“Of course, I wasn’t particularly happy.”
Said artist Brad Downey of his collaboration with Slovenian craftsman Ales ‘Maxi’ Zupevc being burnt down. ‘Melania’ – a nice/different/unusual wooden representation of America’s First Lady outside her hometown lasted a year. Maybe the new bronze version will do better…
THE PLANET GIVES US A ‘WAKE-UP CALL’
A big new biodiversity report from the United Nations on the natural world is out – and it’s not pretty. Flagging significant “dangers involved in mankind’s current relationship with nature”, the study set out to measure progress made over the last decade. What it found was “continued biodiversity loss, and the ongoing degradation of ecosystems, are having profound consequences of human wellbeing and survival.”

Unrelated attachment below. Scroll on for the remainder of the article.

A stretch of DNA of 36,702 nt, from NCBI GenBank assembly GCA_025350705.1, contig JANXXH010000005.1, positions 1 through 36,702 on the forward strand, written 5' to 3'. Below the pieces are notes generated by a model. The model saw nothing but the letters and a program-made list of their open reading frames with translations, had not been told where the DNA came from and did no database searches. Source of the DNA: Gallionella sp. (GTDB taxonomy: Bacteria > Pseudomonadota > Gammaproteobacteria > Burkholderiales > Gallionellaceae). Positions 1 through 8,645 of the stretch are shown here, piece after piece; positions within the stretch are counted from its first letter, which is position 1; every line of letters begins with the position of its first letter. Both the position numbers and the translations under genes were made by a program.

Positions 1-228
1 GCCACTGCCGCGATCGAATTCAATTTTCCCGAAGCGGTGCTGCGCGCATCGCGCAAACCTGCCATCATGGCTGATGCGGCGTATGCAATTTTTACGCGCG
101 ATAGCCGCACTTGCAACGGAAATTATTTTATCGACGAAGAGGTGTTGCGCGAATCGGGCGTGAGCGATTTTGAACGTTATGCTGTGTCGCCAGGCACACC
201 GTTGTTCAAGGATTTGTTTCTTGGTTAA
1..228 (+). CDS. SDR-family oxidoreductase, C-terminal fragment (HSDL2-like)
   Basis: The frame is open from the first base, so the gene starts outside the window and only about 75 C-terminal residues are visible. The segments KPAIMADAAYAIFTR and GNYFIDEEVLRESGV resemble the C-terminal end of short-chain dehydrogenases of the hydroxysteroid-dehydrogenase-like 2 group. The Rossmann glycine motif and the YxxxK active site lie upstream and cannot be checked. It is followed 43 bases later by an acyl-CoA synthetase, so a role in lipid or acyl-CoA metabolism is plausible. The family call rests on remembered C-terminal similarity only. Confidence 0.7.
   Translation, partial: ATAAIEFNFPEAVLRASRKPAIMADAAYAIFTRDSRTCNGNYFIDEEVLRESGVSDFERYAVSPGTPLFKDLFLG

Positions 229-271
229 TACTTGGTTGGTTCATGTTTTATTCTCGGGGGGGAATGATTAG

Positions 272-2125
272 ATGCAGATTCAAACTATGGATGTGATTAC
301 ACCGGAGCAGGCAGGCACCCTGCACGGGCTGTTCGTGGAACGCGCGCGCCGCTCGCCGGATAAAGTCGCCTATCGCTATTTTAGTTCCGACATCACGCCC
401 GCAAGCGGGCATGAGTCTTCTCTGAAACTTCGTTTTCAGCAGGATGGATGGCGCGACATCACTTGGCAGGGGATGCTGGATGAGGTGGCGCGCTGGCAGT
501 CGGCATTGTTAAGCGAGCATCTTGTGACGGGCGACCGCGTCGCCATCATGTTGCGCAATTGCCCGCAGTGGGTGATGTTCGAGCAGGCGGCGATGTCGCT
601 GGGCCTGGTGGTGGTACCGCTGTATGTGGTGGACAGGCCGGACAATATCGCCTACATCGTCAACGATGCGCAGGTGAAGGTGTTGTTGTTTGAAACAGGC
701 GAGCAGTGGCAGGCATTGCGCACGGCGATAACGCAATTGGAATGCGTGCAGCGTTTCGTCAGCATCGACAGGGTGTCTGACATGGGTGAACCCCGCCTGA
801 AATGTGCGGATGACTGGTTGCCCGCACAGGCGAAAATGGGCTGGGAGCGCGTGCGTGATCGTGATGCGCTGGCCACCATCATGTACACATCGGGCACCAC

WHAT’S THAT ABOUT?
In 2010, 196 member states of the UN’s Convention on Biological Diversity – including Australia – gathered in Aichi, Japan and committed to a plan to limit the damage inflicted on nature by 2020. The 20 Aichi Biodiversity Targets include things like limiting habitat loss, reducing pollution, and preventing the extinction of known threatened species. None of the targets has been fully met, and only 6 have been partially achieved, the report says. And UN director Elizabeth Mrema made the link between the pressure on nature and COVID-19. “As nature degrades, new opportunities emerge for the spread to humans and animals of devastating diseases like this year’s coronavirus,” she said.
GEEZ… IS THERE ANY GOOD NEWS?